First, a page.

Yeah, it’s a great question. We talk about this all the time. I think more so for ventral and incisional hernias, so not the groin hernias. I think for groin hernias it tends to make less of a difference, but for ventral hernias, a lot of the evidence suggests that having a high BMI at the time of surgery increases risk for complications in the short term as well as risk of hernia recurrence. And so we or I really try to get my patients to A BMI less than 40 if I can to really optimize them. And the conversation that I have is the data that we have shows that this is for all comers, not for high volume surgeons, but for all comers, at least 10% of patients will have a hernia recurrence. And after you’ve fixed it twice, three times, four times, that risk only gets higher. And so my job is to try to make that first operation the safest, most durable operation so that we’re not having this conversation again in three years. And I think I also do bariatric surgery, so I feel very comfortable having that conversation with people. The new medications are great, it can help us sort of bridge people. So I do think trying to get to A BMI less than 40 is ideal for people considering abdominal hernia repair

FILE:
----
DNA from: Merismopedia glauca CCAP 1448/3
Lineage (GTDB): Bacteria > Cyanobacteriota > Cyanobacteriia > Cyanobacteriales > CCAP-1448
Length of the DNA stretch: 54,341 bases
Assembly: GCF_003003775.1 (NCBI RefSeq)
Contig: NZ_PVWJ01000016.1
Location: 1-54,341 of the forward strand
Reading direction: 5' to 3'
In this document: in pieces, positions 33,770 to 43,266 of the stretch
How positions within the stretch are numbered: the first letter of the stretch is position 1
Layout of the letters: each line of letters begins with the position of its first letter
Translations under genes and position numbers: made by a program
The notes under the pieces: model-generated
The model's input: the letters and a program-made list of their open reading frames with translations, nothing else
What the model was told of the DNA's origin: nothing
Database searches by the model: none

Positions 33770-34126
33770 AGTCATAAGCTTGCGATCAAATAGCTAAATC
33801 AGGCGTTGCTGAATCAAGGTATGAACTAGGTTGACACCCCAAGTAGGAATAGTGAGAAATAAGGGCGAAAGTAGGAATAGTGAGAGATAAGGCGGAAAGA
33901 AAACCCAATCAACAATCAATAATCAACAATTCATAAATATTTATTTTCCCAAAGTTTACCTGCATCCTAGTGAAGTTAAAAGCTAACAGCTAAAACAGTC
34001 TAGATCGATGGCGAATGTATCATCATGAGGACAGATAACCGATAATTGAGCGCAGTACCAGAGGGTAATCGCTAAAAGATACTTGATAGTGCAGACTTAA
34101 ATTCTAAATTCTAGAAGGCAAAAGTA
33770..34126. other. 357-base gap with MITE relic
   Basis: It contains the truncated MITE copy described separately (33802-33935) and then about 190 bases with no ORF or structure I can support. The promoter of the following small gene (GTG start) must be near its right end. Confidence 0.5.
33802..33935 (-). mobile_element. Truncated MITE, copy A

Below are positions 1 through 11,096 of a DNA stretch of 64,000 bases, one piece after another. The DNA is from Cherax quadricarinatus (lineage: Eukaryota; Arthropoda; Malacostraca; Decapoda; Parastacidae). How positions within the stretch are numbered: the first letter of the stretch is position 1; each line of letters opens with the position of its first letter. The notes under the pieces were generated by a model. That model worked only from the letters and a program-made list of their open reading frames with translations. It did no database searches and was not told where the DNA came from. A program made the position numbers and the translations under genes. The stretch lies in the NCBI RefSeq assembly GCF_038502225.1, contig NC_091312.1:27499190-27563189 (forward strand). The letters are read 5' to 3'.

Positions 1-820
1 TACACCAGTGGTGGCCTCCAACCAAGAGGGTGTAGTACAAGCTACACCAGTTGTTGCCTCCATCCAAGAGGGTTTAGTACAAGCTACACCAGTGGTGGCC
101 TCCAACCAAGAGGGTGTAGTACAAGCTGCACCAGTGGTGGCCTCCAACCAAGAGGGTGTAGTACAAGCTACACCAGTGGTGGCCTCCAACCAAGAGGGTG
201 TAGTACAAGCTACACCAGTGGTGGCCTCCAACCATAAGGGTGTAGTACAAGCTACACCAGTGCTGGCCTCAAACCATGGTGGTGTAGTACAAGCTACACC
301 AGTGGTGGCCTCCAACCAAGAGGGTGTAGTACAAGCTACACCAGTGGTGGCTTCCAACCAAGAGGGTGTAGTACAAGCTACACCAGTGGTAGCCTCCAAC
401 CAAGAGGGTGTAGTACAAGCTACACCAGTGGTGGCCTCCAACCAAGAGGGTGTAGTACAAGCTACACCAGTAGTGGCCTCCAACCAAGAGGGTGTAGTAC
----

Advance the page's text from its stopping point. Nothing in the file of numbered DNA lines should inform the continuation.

Speaker 1 (00:40:43):

For sure. And you can go online and there’s BMI calculators where you just put in your height and weight and it’ll tell you what your BMI is, and you want it to be less than 40, ideally less than that, but definitely less than 40. Going back to the young slim woman situation are suture knots and mesh less buffered by subcutaneous fat and young slim women with contact between suture knot and mesh causing the pain. Oh, suture. They’re asking about the interaction between the sutures and the mesh as opposed to, yeah, I don’t think we know,